The church in the first two centuries struggled to defend itself from external attack and to define itself in the midst of internal contention. Once Christianity became a legal religion and external attacks were no more, Christians turned with enthusiasm to the question of defining itself. The question that most often captured the minds of early Christians seems to have been, "What is the relationship between the divine and the human in Jesus Christ?" The Council of Nicea insisted that Jesus was of the same substance (homoousios) as the Father. Those who disagreed were excommunicated from the Great Church (eventually; first, there was a decades-long struggle between Niceans, Arians, semi-Arians, etc.). Later councils debated whether Christ had one nature or two, whether Christ's natures were combined or separate, and whether he had one will or two. Official positions were decided, and those who had different opinions were browbeaten into changing their beliefs or they were expelled from the church. The problem with all these decisions is that the were based on prevailing philosophical or theological beliefs, not the clear teaching of either scripture or tradition. Each was reasonable in itself, but the result of the lot was to create a set of doctrines that made little rational sense but that were imposed upon Christians at large as "orthodoxy." Our reading from Philippians calls us to look once again at the issue from the standpoint of Christ's role as a servant. Though both the divinity and humanity of Jesus are hinted at (he was in "the form or God" or "the form of a slave" or "the likeness of humans"), the detailed relationship between the divine and human is not spelled out. The point of the hymn being quoted is Christ's obedience to God, not the relationship between his divine and human characteristics. God calls us today to obedience, and God also calls us to abandon useless arguments that divide Christians from one another. We are called to be united in Christ, not united in doctrine; united in service, not united in philosophy. The mind of Christ which we are to imitate is one that focuses on following God, not on excluding others for differing with us on debatable matters of insignificant import.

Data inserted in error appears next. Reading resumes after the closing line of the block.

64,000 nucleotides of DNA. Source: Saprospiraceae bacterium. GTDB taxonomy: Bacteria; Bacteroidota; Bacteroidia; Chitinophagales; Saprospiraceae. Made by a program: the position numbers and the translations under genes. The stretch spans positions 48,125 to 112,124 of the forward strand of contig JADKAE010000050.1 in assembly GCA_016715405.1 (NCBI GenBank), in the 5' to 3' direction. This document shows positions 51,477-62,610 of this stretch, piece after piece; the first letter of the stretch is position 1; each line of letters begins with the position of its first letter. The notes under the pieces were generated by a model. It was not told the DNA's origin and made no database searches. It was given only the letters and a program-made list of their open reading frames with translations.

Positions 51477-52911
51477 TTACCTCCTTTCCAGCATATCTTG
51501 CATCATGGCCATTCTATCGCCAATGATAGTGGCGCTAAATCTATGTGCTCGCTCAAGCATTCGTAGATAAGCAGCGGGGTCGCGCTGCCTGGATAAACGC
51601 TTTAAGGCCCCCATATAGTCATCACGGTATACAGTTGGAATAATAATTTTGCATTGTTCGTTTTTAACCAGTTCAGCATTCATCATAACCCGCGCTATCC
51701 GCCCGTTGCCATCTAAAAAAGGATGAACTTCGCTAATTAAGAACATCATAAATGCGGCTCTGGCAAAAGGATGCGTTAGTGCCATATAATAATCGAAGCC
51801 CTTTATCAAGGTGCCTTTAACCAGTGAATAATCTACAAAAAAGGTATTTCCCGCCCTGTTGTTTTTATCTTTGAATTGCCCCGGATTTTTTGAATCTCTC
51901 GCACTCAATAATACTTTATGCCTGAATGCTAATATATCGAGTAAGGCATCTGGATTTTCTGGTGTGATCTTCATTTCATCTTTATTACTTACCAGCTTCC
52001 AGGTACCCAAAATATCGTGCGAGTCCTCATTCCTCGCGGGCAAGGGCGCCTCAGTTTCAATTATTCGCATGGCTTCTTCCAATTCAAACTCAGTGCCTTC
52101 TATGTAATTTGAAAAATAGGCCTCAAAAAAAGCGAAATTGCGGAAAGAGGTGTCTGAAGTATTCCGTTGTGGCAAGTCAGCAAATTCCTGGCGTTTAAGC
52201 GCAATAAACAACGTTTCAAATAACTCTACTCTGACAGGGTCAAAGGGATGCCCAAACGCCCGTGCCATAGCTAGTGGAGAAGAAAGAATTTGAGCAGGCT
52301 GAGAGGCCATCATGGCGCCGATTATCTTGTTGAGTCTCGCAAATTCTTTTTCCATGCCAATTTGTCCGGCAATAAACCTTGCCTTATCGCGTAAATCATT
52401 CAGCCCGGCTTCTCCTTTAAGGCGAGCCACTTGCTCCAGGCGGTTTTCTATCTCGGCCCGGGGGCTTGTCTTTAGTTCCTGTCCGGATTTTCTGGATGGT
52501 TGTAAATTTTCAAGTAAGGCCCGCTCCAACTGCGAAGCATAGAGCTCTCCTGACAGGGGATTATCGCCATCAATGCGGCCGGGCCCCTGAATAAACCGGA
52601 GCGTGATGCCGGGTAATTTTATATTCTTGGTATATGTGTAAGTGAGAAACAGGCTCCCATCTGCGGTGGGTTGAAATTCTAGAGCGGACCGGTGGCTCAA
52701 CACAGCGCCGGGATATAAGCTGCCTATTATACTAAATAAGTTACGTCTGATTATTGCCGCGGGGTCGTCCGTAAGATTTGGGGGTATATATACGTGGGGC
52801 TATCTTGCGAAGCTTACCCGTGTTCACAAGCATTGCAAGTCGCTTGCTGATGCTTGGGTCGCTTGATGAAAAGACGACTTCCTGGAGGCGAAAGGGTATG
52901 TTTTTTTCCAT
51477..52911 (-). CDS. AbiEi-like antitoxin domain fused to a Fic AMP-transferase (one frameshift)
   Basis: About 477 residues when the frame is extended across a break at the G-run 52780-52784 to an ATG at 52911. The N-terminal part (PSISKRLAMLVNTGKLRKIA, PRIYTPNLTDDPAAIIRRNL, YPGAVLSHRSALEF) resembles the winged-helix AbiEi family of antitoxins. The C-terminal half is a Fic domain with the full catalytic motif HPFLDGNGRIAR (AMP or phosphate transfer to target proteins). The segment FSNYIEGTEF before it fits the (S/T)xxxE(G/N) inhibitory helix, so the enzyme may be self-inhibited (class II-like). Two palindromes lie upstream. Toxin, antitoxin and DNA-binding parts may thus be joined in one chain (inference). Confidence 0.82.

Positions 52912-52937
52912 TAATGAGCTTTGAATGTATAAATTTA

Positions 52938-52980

Matthew 26:14-27:66 (first published 20 March 2005)

How much does it cost to buy a politician? What price can a rich celebrity pay to be assured of victory in court? How much money in campaign contributions does a corporation or an entire industry have to give to purchase legislation to its liking? I don't know the exact price, but I do know that it happens all the time. Money talks. Big-time polluters make large donations to a political campaign, and the Clear Skies Initiative emerges. Wealthy donors lobby state lawmakers, and a new tax plan is released that reduces the amount the richest 10% have to pay in taxes, while keeping the total revenue the same. Guess who pays the difference? Wall Street pushes various plans to get the government to invest Social Security money in the stock market; some investors will win, others will lose, but Wall Street will make out like a bandit. Like a bandit? Sometime in the week following Jesus' entry into Jerusalem, Judas went to the religious leaders and asked them, "What will you give me if I betray him to you?" Sometimes I think that Judas rather than Jesus has become the contemporary role model for Christianity. Judas' motto may well have been "Show me the money!" but isn't that true for many Christians today as well? We work for corporations and industries that engage in legal (sometimes) bribery of public officials, i.e., campaign contributions. We support politicians and policies that we think will benefit us, regardless of whom it hurts. We support foreign wars in places where oil is abundant or where our nation wants to get a monopoly on trade. We deny children health insurance because it might cost us an extra couple of dollars a month out of our paychecks (money that we could immediately recover if we scaled back out of control military spending). Our economic model says "Let the buyer beware." Our representatives are currently in the process of gutting bankruptcy laws to favor the already incredibly wealthy financial institutions that own the credit card companies. The amazing thing about the whole process is that we think we're actually getting something positive out of the deal, when all we're really doing is hurting ourselves and hurting others. Judas made a cool thirty pieces of silver, but he didn't live long enough to spend it, and his life ended in remorse and tragedy. We mortgage our air and water and other natural resources for a short-term fix of lower taxes. We are heating up the planet at an alarming rate, knowing that that the long-term prospects of flooding, disease, crop failure, and species extinction are devastating, all because we don't want to give up our oil-based economy. Yes, we're like Judas in many ways, yet we fool ourselves into believing that we're really imitating Jesus. Maybe we need to step out of the Christian tradition for a moment and listen to the words of the Buddha, who, when he met a man on the road who asked who he was, answered, "I am awake." It's time for Christians to wake up!